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Seeking the Common Good

Seeking the Common Good

Reflection by Canon James Mustard

So, we have a new government.  

The challenges it faces are enormous: slow economic growth, poor productivity, public services at breaking point, and no sign of promised “Brexit dividends” to help us on our way. 

I have hope in a government that will have the energy and vigour to meet these challenges. I am consoled that the United Kingdom appears to have bucked the trend of other western nations and has, in this parliament, rejected right-wing populism.

Biblical narratives of leaders and gods fascinate me.

Scripture tells us of many other gods: Marduk of the Babylonians, Baal of the Canaanites, Astarte of the Amorites to name but three; archaeological evidence bears witness to the authenticity of these cults. But only God is still worshipped in our time.

The defining feature of these other gods was that they were strongly associated with the success of the people and kings who worshipped them. The moment a nation’s political fortunes failed, gods were considered to have let the people down, and their images cast into the fire.  They were the icons of national-populist movements and they simply could not endure national failure.

However, God endures. I think there are two reasons for that. First, although having decidedly human attributes, God is not represented by an image: it is difficult to destroy the reputation of something that cannot be seen or grasped. Secondly, the Israelites came to understand that a national failure may not be down to God abandoning them, but them abandoning God. Their failures are their responsibility. God loves them no matter what.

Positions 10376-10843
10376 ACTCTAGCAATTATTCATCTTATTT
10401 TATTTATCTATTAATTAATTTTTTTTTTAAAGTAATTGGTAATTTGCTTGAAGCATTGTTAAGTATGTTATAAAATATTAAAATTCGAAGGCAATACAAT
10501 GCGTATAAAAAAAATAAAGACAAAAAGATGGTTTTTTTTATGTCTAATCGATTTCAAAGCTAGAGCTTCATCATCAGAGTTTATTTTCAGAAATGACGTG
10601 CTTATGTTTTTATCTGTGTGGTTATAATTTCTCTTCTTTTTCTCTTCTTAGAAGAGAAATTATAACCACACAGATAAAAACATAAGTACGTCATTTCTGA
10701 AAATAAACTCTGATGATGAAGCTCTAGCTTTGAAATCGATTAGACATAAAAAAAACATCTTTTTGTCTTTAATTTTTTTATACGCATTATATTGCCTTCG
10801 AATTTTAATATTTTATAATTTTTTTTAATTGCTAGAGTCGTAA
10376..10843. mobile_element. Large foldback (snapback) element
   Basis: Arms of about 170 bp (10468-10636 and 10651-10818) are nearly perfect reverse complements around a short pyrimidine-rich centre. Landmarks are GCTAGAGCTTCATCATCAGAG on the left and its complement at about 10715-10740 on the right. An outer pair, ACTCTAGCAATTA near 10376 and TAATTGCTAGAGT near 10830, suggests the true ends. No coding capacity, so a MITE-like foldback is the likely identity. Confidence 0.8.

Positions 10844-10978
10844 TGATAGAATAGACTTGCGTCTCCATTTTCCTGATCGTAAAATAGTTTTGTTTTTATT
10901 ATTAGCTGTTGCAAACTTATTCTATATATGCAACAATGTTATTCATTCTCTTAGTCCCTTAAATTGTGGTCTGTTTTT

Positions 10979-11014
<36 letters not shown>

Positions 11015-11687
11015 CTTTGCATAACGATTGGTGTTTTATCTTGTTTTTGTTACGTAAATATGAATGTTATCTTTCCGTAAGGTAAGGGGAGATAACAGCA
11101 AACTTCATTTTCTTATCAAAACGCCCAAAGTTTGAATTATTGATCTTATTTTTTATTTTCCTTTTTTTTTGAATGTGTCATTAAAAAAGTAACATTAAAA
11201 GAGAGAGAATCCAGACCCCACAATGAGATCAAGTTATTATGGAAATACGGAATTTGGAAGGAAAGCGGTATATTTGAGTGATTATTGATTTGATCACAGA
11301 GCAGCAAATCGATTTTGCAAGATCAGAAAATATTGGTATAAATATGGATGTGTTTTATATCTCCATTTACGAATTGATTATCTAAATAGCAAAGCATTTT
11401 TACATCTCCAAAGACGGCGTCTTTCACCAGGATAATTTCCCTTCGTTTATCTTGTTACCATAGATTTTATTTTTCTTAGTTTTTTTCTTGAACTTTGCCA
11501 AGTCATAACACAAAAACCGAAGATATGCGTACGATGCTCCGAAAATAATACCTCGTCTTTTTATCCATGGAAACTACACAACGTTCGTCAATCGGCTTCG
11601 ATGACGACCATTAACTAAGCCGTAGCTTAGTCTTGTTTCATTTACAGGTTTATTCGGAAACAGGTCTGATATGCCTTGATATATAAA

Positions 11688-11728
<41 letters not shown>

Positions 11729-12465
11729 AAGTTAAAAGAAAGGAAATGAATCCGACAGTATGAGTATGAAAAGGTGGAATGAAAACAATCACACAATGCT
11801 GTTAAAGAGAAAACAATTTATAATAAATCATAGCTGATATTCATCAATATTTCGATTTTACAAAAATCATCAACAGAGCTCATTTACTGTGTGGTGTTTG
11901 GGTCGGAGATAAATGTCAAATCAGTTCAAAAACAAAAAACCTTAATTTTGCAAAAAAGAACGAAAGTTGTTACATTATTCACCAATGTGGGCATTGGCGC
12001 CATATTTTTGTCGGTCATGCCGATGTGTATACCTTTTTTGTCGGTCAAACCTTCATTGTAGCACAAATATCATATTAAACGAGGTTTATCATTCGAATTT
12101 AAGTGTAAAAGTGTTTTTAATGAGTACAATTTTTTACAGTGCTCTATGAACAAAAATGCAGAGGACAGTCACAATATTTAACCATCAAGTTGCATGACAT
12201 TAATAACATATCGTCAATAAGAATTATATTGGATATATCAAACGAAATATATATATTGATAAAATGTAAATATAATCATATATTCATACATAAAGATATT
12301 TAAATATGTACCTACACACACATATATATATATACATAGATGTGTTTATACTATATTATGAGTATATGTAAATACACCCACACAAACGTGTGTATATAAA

It’s the Israelites’ movement away from scapegoating, from blaming their failures on others, that makes them a truly remarkable society, and quite counter-cultural for their time and place. And their living God endures from generation to generation.

Yet today, so much of the politics of the “Christian” West has been captivated by the notion that our failures are fault of others: immigrants, Mexicans, Europeans, “elites”, liberals.  My hope is that in this election result the United Kingdom has pulled back from such simplistic scapegoating.

If we are to build a better society, it will require, after the example of the Israelites, to look sharply at ourselves, not to scapegoat or cast our gods into the fire, but consider how we as a society, government, communities, and businesses have contributed to our nation’s present predicament.

Then, we can consider how we might best lift each other up and seek the Common Good.


Photo: No. 10 Downing Street